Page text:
Happy New Year, and a belated Merry Christmas

This year

It’s the last day of 2014 and time to change the site theme to make better use of the available screen real estate. I’ve also updated the site logo, and referenced the site back to my well known and sadly still offline site “andrews-trains.fotopic.net”. This I hope will help those still looking for the old fotopic.net site.

Next year

During 2015, with a lot of time on my hands due to being laid-off, down-sized, or right-sized (choose your poison), my aim is to publish a lot more detail on my layout designs, along with suggested operating plans. In addition I expect to be able to complete my Industrial switching layout (ISL) during the year, at least to the point where I can operate the layout, even if all of the scenery and buildings are not complete.

A New Year’s wish

To those of you who read along with my writings, I hope that you had a merry Christmas, and wish you and your families’ a safe, happy and prosperous New Year in 2015.

Andrew

Brett – a great small layout you can model

Introduction

When you travel for business, you can spend a lot of time staring at the walls of your hotel room. While travelling in June of 2014 I came across Martin Hogg’s YouTube channel and his switching layout – Brett. Martin has built one of the best operating layouts for a small space. 8 feet long and 1 foot wide it packs in plenty of switching while allowing short, focused operating sessions that you can set up and run any evening without a lot of effort.

Martin’s Videos

Here’s Martin’s first Video:

In November 2014 Martin posted another video:

In November I was lucky enough to catch up with Martin; I wanted to find out what had been his inspiration and focus for designing Brett.

Designing Brett

Previously known as Dreary, Martin’s layout has been renamed to Brett after a recent revamp. Still set in Idaho in the early 80s the layout is at the end of a branch line, now under the ownership the Yellow Pine Railroad (YPRR). Essentially a run-around loop, with industries off each end of the loop and an interchange track, trains enter from front right and loads are spotted at industries according to the crew’s switch list for that day.

Martin says that his attention has wandered recently and that the railway had taken a backseat to other modelling interests. “I decided to re-vamp the shelf layout. I have various plans brewing for another American one, but I decided to try to get some more out of this and I have to say, so far it is working.” The layout is essentially a loop with sidings.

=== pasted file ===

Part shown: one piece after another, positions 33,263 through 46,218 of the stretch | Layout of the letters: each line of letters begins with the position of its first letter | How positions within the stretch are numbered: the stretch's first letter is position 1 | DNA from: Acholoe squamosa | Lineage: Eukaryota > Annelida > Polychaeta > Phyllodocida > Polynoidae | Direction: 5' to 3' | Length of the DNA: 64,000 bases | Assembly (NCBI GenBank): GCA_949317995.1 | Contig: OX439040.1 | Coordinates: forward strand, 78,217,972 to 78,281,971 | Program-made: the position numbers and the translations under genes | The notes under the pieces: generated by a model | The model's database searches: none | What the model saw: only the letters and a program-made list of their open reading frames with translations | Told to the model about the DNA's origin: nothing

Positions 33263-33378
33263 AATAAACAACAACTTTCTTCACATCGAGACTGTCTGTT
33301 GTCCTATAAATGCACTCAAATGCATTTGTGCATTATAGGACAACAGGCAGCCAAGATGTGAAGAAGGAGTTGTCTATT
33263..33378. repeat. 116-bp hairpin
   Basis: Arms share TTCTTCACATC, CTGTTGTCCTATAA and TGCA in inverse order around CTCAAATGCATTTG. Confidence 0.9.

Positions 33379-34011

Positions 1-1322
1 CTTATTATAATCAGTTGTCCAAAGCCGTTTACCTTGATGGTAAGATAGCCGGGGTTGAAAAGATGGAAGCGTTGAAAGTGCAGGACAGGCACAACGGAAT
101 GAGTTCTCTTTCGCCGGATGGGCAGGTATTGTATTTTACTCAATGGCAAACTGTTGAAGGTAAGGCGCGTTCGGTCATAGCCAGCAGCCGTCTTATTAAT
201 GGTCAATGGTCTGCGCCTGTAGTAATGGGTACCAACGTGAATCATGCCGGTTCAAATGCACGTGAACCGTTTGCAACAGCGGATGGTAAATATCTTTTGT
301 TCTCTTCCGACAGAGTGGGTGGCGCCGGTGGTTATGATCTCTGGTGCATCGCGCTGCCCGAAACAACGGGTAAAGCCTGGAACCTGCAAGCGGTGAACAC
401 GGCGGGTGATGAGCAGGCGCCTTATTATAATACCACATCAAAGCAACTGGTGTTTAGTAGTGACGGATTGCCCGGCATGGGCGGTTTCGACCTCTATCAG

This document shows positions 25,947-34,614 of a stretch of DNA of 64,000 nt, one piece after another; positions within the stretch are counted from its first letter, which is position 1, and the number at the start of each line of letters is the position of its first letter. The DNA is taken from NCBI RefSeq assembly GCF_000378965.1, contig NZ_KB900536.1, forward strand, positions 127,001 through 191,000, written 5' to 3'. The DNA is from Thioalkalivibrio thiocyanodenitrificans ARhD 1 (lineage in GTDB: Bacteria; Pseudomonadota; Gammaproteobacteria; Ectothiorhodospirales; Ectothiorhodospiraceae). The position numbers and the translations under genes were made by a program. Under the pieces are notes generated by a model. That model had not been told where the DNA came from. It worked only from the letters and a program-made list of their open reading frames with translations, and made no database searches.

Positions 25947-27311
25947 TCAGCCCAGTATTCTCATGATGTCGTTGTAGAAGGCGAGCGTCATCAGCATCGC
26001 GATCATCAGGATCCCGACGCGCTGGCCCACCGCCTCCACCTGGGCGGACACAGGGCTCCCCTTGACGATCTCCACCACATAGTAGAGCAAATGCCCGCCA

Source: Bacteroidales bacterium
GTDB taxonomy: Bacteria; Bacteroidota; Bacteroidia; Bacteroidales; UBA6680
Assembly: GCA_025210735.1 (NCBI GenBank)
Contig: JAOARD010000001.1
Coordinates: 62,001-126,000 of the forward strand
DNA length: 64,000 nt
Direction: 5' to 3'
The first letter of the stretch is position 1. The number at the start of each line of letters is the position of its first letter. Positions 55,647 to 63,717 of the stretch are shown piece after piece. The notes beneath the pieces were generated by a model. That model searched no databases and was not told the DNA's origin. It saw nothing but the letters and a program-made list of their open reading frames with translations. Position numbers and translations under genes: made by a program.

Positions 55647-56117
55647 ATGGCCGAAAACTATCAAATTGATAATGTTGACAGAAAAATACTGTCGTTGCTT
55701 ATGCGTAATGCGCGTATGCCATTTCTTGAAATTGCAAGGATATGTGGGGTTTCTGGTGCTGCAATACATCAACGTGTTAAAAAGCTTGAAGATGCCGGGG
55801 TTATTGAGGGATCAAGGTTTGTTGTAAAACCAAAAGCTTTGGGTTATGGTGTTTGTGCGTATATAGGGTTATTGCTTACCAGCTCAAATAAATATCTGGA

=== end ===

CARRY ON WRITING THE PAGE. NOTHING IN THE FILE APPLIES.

Martin says that “there was no room to have a traditional staging or fiddle yard”.

“The track at the front right acts as the ‘interchange’ or in/out track.”

Operating Brett

Early on in the design Martin decided that “there was little point in creating an illusion of ‘somewhere else’ as this layout wasn’t going to be leaving my spare room. So the front track acts as the on-scene staging and provides the start and end point for the game play.”

The loop in front of Smith & Hogg’s track can contain a maximum of three 50 foot cars, Northwest Lumber can  handle 2 cars, and Farmers Co-Op can handle up to three 50 foot cars, while the team track and Smith and Hogg can manage a single car each.

The aim of the game Martin says is not to overload the layout with too many cars. Martin prefers to switch a couple of cars for 30 minutes at day’s end, rather than spend a couple of hours once every now and then. Additionally only having to setup a couple of cars means it is faster to set up and tear down an operating session at the end of the working day.

“I planned to allow 1 loco+2 cars (or 3 cars) as an ideal length for each spur to allow switching moves. The ‘interchange’ or fiddle track at front is the same.”

Industries

There are four industry spots on the layout. From Left to right they are:

  1. Team track
  2. Northwest Lumber
  3. Smith & Hogg Hardware, and
  4. Brett Elevator (Farmer’s Co-Op)

More information

Would you like to learn more about Brett and Martin Hogg? You can download a full article by clicking here: Small Layouts: Brett – A switching layout design